Family sticks together

May 14, 2020 BY

Emma Cooke is joining parents around Australia navigating the challenges of remote learning, Ms Cooke is also teaching her son Felix, who has special needs. Photo: JESSICA NICOL

THE CHALLENGES presented by Stage 3 coronavirus restrictions and remote learning have been difficult on families. For Emma Cooke, these include being a single mum, working full-time and caring for a son with special needs.
But Ms Cooke said she doesn’t consider herself any less or worse off than other families, and instead believes everyone is just trying to do their best.
“I’m a mum of three, Felix is turning 11 and goes to Barwon Valley School. He’d normally get picked up at 8am, and return home at 4.30pm, five days a week.
“I pulled him out of school around the last week of Term One, I work in the pharmaceutical industry so had a bit more awareness of what was coming. So, for safety reasons, I decided to keep all three of my kids at home.”
Felix has Down syndrome, is non-verbal autistic, and lives at home with his mum, older sister Grace, 13, and younger brother George, who’s in grade 3.
“I’m trying to work full-time and home school all three. For Felix, it’s more about teaching him life skills like taking a lamington out of the pack, cutting it up and feeding himself with a spoon. Or going to the toilet, and putting his pants and shirt on.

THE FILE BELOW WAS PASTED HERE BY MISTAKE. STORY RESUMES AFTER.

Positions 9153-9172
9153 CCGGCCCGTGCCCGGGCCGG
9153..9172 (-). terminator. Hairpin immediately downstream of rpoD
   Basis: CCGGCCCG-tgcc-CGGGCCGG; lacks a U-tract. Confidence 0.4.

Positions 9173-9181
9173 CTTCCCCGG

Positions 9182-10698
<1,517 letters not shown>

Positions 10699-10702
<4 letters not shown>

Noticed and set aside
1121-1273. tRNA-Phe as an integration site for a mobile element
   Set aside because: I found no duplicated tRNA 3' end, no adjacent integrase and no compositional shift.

Ms Cooke said her work has been understanding as she’ll often get up and disappear during teleconferences.
“I’ll leave for a couple of minutes and come back. I’m working early in the morning or late at night once the kids have all gone to bed.”
The real challenge, she said, has been the “ongoing relentless” day in and day out tasks such as laundry, cooking and cleaning.
“Normally I have someone here in the morning to help with Felix, I’d be able to get out of the house and go to work for eight hours. I’d have that time to myself, and I’d have a cleaner come in and help me keep the house clean once or twice
a week.
“Felix has to be fed three times a day, he needs to be bathed and his nappy changed. It’s gone from me having that support around the house to just me.”
Despite the challenges, Ms Cooke said having a child with special needs is all she’s ever known.
“I imagine it would be hard to imagine the intensity unless it was your child. When you have a child that has special needs, you don’t know any different.
“You just adapt to what is required of you and sometimes, it is exhausting. Grace and George have never known any different, they’re both very involved with Felix. Grace will give him cuddles on the couch and sing to him, they just see him as their brother.
“I think every family is experiencing their own level of stress and anxiety during this. Whether they’ve got one kid, or no kids, I know people with no family are really struggling. I always feel really lucky to be able to spend time with my children at home.
“I get told all the time people think I’m strong but I think I’m lucky. Felix can still laugh and smile and walk. He’s not in a wheelchair, we can go to the footy oval. I understand where they’re coming from but it’s all relative to me.”

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